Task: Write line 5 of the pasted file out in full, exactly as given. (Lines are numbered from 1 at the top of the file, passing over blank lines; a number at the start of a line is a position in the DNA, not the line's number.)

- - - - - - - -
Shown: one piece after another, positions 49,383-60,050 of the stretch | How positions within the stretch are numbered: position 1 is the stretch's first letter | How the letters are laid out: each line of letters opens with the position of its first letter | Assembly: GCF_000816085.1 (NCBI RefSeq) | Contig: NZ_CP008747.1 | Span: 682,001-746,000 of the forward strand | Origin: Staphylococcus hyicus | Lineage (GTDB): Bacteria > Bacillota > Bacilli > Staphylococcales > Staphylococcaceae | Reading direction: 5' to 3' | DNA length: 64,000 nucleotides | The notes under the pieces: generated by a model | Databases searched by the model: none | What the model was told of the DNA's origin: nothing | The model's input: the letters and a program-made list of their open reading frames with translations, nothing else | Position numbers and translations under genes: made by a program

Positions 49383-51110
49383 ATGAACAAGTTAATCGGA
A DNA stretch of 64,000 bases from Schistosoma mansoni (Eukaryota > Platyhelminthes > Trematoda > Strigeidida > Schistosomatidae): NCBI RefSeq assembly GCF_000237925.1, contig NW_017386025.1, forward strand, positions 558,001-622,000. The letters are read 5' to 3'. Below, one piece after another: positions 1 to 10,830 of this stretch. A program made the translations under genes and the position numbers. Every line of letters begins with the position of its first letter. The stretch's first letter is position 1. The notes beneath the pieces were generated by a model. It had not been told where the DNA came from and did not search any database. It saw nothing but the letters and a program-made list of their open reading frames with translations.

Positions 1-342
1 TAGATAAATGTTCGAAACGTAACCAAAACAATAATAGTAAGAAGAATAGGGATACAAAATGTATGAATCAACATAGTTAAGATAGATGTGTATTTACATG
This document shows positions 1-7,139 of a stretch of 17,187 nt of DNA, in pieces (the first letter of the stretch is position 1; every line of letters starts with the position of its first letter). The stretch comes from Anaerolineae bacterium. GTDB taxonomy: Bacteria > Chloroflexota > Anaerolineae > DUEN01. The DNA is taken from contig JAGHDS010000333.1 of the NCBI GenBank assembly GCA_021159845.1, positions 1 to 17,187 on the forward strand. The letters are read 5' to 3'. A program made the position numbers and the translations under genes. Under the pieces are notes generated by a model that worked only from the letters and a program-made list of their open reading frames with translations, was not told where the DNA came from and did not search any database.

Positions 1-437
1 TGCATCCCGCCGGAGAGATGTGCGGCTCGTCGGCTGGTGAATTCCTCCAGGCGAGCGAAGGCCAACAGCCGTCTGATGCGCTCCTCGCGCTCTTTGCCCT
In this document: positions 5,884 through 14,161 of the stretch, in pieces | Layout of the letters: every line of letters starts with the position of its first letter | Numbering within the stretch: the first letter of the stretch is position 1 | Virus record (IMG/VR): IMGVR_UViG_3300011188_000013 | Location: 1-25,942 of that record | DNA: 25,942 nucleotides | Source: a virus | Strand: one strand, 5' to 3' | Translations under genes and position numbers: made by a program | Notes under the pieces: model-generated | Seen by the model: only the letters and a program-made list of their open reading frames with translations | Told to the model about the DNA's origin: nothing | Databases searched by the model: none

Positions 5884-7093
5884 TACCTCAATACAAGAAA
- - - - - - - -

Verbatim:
Positions 1-342